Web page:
Wednesday, October 12, 2011

Fire safety

It's national fire prevention week.  I had originally planned to do a week long series on it, but then my husband talked me into picking up some overtime, so I am working 54 hours this week.  So no week long series.

Instead, we'll hit the highlights.

According to FEMA, 3,500 people die a year in house fires, and over 18,000 are injured.  Surviving is not a matter of luck; it's a matter of planning.

To start with, the most important factor in surviving a house fire are working smoke detectors.  You can buy them pretty cheaply at most stores, or if you truly can't afford one, contact your local fire department. They often have programs to get working smoke detectors into homes.  After that, check the batteries twice a year.  In order to remember, do it on the days we change the clocks.  A good rule of thumb is to have one smoke detector in each bedroom, and at least one more on each floor.  Also, have you considered checking with family members and friends that your children spend the night with?  Yes, this may be paranoid, and yes, your children's friend's parents might think you're a little weird, but consider this: a few years ago, there was a house fire in our district.  It burned down the entire house.  The pre-teen girl that lived there was having a slumber party, and they lit a candle on the kitchen table before falling asleep.  Something fell on the candle, it tipped over and ignited the papers on the table.
There was only one smoke detector in the house. It did not have  a working battery.  The occupants were alerted by a passerbyer on his way to an early morning job, and everyone got out with only a little smoke inhalation.  The house burned to the ground.  Had they had working smoke detectors, they would have gone off as soon as the candle ignited the papers.  I thought about the girls staying over--how would their parents have felt if they had all been injured or died while at a friend's house, because no one thought to make sure the smoke detectors were working?

Speaking of candles, firefighters in general are not big fans.  For starters, they cause an awful lot of house fires--around 15,600 a year.  The majority are lit too close to combustible material, and are not properly encased.  If you must light a candle, be sure it is not anywhere near something that can burn, such as paper, wood, or plastic.  Carefully supervise children around it, and only use candles that are in sturdy metal, ceramic or glass containers, and cannot be easily knocked over.

Do you have an exit plan?  Do you know how you're going to get out of the house, and have you set a designated location outside where your family is to meet?  Do your children know to stay low to the floor, where the air is the best, and to never, ever open a hot door?  Plan escape routes from every room in your home, and practice them with your children.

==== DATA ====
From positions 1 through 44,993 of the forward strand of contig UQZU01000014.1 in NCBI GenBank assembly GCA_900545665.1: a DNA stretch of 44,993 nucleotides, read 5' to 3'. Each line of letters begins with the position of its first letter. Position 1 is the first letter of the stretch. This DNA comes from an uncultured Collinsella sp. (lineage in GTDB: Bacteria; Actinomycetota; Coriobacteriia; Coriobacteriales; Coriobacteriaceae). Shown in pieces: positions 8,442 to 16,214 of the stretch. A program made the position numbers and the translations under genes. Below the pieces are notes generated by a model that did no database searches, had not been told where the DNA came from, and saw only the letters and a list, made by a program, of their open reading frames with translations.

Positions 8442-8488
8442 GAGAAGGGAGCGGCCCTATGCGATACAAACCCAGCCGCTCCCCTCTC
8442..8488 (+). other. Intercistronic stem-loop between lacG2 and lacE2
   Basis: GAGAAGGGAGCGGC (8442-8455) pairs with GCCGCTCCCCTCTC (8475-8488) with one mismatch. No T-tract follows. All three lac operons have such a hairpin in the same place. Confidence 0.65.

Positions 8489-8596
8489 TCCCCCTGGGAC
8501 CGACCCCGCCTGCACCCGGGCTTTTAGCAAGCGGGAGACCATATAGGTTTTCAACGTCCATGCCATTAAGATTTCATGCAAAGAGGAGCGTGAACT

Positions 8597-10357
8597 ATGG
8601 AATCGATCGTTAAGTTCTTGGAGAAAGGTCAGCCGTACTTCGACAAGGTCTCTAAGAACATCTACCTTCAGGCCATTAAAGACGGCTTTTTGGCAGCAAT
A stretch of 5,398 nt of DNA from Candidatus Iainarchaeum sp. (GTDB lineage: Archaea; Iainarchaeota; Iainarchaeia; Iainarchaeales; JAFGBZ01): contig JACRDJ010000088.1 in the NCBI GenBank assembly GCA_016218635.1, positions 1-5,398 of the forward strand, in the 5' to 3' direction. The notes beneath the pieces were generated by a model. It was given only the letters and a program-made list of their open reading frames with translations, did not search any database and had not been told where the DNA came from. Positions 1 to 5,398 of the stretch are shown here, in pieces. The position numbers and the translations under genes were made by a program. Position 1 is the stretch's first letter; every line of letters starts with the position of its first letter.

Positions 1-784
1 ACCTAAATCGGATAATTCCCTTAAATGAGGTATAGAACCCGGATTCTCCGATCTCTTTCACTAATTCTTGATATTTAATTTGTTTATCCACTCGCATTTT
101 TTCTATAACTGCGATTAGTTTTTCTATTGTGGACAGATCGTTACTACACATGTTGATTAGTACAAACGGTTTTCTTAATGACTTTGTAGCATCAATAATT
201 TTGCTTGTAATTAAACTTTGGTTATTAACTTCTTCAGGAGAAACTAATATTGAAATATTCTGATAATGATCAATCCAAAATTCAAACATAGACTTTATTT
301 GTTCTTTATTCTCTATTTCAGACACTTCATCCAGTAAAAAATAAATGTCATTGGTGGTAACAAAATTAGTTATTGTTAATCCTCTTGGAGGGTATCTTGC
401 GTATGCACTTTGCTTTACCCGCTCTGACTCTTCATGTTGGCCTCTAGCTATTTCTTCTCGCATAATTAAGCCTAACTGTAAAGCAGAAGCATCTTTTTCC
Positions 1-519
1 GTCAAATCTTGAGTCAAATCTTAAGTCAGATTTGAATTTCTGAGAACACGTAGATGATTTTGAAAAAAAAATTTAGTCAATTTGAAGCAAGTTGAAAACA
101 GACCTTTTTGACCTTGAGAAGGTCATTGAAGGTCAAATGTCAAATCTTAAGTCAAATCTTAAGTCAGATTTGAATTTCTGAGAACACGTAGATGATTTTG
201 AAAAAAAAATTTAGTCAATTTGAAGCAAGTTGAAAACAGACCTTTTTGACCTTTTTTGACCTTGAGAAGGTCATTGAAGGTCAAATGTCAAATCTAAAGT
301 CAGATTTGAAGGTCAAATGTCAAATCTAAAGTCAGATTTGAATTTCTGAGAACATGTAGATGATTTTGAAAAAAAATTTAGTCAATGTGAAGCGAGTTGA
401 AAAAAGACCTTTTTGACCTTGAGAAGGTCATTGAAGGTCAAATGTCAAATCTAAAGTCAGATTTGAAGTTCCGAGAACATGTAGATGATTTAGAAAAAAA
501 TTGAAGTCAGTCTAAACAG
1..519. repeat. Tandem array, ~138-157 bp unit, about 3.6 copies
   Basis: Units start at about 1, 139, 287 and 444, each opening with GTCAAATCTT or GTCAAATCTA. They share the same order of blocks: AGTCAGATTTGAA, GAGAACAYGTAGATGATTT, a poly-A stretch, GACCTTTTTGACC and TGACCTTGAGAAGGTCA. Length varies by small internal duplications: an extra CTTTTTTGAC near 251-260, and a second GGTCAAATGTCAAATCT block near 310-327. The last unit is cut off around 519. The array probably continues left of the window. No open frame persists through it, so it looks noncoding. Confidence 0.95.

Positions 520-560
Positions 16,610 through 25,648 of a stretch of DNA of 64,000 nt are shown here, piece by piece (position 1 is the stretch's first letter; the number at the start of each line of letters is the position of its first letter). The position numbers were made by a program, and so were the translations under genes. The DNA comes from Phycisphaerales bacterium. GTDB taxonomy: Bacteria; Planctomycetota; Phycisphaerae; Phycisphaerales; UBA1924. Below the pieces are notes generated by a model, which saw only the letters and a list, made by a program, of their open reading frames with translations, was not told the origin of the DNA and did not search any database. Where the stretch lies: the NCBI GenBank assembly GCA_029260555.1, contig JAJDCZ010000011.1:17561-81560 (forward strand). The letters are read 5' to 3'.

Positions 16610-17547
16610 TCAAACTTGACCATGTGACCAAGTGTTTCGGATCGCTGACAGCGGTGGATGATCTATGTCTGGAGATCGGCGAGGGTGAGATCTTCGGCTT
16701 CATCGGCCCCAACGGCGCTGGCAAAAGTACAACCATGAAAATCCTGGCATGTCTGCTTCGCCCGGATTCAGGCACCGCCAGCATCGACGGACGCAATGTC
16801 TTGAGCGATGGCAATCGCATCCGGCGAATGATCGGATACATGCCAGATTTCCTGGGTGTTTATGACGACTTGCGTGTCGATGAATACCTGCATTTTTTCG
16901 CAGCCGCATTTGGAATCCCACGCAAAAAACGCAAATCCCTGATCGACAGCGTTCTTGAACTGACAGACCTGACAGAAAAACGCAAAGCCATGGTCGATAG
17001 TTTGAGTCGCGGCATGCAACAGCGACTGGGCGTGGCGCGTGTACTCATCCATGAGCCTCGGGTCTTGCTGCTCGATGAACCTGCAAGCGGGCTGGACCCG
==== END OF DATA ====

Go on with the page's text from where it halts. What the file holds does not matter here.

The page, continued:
Exit plans are not just for the kids, either.  If you have more than one small child, have you and your spouse discussed who is getting whom?  You don't want to be deciding at 2 a.m. when your house is on fire, talk about it now.  For instance, I only have one child now, so it isn't an issue.  But when there are two, and my husband is home, we know that I will get the new baby and he will go get Joshua.  Plan now who is getting which child, so there is no confusion and someone gets left inside.

Do you keep a cell phone by your bed?  We do, because in the case of a fire, I can grab the cell phone on my way out.  Don't ever go back inside or veer out of your escape route for something, but it is wise to keep things next to your bed in case of an emergency.  For us, that is my contacts, since I'm legally blind without them, and our cell phone.  We also have a spare set of car keys hidden outside.  If your house burns down with your car keys in it, what are you going to do?

Teach your children that fire is a tool, not a toy.  Develop and enforce whatever guidelines are appropriate for your family.  For ours, it is that our children are never, ever to play with the stove or fire.  They are not to touch it, ever, until they are teenagers, and then we can discuss it again.  These may be stricter guidelines than what your family wants or needs, so decide for yourselves what rules you are going to have concerning fire, and make sure your children know them.

Fires are not always preventable.  But they are survivable, with some planning and discussion with your children.  Talk to your kids, practice with your kids, and be safe this winter season.

Sunday, October 9, 2011

Birth and marriage

My best friend had a baby this week. She had to be induced, as even at 42 weeks her body wasn't showing any signs of preparing for labor.  After a grueling fifteen hours of disorganized contractions but no other response to the drugs, heart decelerations during contractions, and the baby still not engaging, she finally had a c-section.  The baby was 9 lbs 3 oz, with fat chubby cheeks and fingernails so long they had to be trimmed shortly after birth.  He was, you could say, overcooked.